Resilience Is Connection: Strong Relationships Create Strong Kids

Resilience is the ability to overcome serious stress or difficulty, and bounce back stronger than ever. In this series, Connecticut Children’s pediatric experts share keys to resilience, and tips to help your child be resilient during the coronavirus pandemic.

Research consistently shows that even in stressful times, the kids who do well are the ones who have strong, stable, supportive adult relationships. This means that everyone from grandparents to coaches have an important role to play in your child’s resilience.

How can you keep these supportive relationships strong during social distancing?

Developmental pediatrician Robert D. Keder, MD, returns to the blog with advice.

Use technology for meaningful connection.

For all the challenges of this pandemic, we’re lucky it happened now and not 10 or 20 years ago. In 2020, we have really amazing technology that lets us stay connected virtually. This means that we are keeping physical social distancing but not emotionally isolating ourselves from one another.

Use technology to deepen your child’s connection to important adults in their life. Your child might not be able to visit their grandparents right now, but thanks to video chats, they can still connect face-to-face. (And if video chat isn’t an option, there’s always phone, text, email and good old-fashioned letters.)

Schedule quality time.

Set a standing date for quality time. Whether that’s weekly, daily or something else, it’ll give everyone something to look forward to, and add some structure to your child’s routine. For inspiration, check out these 40 ideas for new family traditions.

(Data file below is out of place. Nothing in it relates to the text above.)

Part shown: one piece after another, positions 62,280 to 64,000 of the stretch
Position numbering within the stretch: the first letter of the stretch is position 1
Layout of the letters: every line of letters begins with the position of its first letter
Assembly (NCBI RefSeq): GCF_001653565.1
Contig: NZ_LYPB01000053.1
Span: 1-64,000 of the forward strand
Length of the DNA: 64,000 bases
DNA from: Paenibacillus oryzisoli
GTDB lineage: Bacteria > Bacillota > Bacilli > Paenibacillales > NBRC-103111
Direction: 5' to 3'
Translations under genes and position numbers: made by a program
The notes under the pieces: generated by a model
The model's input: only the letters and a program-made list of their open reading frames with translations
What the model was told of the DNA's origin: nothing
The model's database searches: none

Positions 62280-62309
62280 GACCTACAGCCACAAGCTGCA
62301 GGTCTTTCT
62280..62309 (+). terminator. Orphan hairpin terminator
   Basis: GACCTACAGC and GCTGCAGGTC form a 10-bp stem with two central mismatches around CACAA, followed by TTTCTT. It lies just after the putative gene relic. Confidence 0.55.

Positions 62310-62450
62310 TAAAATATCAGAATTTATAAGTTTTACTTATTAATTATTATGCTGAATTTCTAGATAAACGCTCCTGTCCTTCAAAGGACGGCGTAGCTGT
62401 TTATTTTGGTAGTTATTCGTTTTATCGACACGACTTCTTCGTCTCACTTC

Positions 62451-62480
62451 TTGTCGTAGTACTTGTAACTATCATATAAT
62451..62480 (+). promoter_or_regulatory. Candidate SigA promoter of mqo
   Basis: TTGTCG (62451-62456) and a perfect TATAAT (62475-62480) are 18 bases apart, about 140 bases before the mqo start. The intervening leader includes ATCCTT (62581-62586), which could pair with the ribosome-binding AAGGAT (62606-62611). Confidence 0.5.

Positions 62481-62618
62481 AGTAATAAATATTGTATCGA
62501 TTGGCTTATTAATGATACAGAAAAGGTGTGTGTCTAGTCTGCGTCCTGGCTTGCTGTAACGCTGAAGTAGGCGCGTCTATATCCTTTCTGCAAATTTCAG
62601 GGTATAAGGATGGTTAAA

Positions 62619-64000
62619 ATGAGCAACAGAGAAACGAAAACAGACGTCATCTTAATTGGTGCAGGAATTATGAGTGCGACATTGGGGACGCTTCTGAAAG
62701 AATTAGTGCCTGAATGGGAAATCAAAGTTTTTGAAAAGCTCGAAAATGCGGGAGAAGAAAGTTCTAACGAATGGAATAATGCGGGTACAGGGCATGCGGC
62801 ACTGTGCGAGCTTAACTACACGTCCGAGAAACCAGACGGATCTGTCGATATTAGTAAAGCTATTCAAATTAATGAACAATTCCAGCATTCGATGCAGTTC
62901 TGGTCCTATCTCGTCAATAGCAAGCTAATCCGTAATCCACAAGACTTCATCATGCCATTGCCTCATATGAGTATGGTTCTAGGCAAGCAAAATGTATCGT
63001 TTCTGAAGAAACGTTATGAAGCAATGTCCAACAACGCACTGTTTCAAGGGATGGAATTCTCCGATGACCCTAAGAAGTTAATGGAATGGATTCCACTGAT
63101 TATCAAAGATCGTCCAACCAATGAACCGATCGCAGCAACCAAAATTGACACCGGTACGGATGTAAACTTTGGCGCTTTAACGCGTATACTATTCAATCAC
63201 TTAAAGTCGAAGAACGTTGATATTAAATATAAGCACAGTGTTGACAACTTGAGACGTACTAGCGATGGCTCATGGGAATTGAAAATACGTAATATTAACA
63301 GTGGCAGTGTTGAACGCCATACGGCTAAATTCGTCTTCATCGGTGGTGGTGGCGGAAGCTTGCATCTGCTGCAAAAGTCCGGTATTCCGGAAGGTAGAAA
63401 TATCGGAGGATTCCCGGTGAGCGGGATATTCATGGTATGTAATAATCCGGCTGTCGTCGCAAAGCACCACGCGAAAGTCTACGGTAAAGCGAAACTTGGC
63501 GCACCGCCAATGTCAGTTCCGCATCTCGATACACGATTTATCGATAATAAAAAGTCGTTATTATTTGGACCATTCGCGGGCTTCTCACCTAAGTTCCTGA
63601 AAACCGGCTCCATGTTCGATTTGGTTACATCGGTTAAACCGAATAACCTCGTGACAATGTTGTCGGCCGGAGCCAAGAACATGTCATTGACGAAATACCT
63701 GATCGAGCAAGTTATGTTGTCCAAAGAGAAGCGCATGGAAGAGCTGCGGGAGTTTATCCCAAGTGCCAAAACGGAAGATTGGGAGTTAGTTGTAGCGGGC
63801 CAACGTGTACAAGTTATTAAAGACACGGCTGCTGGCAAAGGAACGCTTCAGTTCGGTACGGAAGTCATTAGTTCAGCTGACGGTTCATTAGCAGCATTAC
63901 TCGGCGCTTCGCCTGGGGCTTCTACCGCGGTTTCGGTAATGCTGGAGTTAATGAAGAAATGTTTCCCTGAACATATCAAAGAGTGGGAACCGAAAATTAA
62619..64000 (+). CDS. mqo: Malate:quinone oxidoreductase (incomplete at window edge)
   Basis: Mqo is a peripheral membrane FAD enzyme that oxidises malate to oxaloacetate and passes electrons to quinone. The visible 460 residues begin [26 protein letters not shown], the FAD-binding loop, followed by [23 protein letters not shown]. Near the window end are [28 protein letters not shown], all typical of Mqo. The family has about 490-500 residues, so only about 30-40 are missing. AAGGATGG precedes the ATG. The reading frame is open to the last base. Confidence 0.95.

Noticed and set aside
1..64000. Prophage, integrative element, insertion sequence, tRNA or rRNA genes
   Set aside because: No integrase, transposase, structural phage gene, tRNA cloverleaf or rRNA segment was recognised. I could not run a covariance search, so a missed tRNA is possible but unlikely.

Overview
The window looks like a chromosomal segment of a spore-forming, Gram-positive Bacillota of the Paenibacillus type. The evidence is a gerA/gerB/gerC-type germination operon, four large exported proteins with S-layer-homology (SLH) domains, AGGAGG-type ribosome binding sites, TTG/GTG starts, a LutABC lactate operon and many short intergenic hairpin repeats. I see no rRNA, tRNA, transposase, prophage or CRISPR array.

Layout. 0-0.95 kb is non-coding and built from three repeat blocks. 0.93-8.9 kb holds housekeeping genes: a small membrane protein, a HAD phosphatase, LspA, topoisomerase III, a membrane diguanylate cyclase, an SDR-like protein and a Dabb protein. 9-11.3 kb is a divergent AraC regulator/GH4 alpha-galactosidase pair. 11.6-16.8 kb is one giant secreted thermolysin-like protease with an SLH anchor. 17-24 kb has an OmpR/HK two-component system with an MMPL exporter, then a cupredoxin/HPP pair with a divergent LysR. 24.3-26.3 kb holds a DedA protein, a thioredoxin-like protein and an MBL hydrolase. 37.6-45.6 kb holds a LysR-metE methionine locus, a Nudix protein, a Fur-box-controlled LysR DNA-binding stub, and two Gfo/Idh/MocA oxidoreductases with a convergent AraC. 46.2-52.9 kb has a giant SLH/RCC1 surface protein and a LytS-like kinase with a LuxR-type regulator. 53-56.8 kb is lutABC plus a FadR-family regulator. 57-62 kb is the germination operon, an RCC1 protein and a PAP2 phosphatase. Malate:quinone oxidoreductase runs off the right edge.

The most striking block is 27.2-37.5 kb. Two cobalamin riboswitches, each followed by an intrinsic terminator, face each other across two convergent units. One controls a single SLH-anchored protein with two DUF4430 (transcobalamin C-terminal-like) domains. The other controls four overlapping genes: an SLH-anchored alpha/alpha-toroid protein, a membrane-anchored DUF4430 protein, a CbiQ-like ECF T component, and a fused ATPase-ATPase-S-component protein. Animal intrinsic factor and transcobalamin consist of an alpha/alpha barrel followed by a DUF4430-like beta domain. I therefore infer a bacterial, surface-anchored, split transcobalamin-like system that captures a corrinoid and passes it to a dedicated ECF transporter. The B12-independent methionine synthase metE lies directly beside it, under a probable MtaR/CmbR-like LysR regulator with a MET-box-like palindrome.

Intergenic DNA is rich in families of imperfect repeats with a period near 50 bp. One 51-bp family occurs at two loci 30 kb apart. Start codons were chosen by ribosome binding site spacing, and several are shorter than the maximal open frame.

Get creative with video chat activities.

With some adjustments, most offline activities can be done via video chat. There are lots of great platforms: Zoom, Skype, FaceTime, Google Hangouts and WhatsApp are a few examples.

  • Virtual lunch or dinner
  • Reading books together (Tip: Having your child read aloud is a great way to build reading skills, and to let them step up to a helping role)
  • Board games (Tip: As long as you have two sets, you can play many board games virtually! Some favorites include Guess Who?, Sorry and Pictionary)
  • Movie night (Netflix offers a new feature for online viewing parties)
  • Show and tell
  • Story time (Start with a person, thing, or place as your prompt, and trade off after each sentence)
  • Singing songs
  • Sharing photos
  • Recreating photos (For a fun educational project, see articles of people recreating famous paintings using objects found at home)
  • Creating your own live TV show/putting on a play
  • Sharing songs and videos on YouTube
  • Knock-knock jokes
  • Dance party
  • Charades
  • Scavenger hunt
  • Drawing together (Pick a topic like dinosaurs or flowers)
  • Marshmallow-and-toothpick building challenges
  • DIY crafts
  • Play-doh
  • Legos or other building toys
  • Making home movies
  • Talking about family history
  • Trading recipes

> Connecticut Children’s Office for Community Child Health is committed to building resilience in children and families so they can be better positioned to thrive in challenging times. Learn more about our community-oriented work.

The best way to help kids be resilient is to be there for them.

The bottom line is this: Kids need adults who care about them, and who show up for them. “Showing up” may look a little different during this pandemic, but it’s more valuable than ever. It’s something your child can count on, even in these really weird and uncertain times.

 

Read the next article in the series>>

Check out all of our coronavirus resources for families >>

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